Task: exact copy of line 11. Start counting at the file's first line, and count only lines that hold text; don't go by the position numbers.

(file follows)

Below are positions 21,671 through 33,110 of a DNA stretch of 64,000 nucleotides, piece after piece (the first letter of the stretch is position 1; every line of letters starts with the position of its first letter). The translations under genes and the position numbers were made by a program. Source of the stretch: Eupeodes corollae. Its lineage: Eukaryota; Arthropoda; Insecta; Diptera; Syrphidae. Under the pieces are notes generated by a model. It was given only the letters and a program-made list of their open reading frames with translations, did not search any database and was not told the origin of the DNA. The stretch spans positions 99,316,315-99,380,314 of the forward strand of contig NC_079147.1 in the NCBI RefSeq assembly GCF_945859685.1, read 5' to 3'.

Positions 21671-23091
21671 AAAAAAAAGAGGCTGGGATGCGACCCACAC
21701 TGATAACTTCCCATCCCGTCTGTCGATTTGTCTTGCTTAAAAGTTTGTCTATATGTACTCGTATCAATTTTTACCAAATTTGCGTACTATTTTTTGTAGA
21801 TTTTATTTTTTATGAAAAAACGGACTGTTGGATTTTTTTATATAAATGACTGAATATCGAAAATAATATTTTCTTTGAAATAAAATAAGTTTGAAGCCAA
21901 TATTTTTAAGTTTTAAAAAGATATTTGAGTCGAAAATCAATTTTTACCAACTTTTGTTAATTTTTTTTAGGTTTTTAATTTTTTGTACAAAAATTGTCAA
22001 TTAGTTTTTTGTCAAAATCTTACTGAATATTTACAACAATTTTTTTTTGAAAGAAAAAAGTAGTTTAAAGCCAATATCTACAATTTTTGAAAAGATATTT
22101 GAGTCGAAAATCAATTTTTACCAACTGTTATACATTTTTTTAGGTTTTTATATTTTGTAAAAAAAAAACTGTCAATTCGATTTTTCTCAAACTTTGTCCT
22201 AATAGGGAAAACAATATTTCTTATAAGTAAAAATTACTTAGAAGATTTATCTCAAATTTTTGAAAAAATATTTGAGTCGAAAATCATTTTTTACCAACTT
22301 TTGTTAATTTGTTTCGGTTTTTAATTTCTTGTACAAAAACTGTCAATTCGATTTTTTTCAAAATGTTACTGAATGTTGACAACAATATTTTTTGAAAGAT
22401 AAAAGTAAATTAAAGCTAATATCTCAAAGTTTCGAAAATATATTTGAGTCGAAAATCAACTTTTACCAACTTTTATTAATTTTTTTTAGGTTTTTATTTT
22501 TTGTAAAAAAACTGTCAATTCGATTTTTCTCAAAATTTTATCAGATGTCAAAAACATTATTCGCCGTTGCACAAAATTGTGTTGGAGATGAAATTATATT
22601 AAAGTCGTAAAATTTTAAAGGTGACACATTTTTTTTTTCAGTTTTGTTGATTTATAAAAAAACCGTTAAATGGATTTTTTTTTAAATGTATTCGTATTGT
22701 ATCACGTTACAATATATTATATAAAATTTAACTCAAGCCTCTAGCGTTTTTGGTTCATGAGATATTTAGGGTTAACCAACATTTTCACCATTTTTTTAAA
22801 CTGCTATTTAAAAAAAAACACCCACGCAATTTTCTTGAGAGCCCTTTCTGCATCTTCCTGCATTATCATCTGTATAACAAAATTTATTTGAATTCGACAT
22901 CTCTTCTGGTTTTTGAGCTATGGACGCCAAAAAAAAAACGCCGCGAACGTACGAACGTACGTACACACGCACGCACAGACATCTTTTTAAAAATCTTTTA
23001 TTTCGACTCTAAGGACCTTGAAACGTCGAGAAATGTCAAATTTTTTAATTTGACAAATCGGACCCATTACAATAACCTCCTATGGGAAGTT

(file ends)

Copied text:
22401 AAAAGTAAATTAAAGCTAATATCTCAAAGTTTCGAAAATATATTTGAGTCGAAAATCAACTTTTACCAACTTTTATTAATTTTTTTTAGGTTTTTATTTT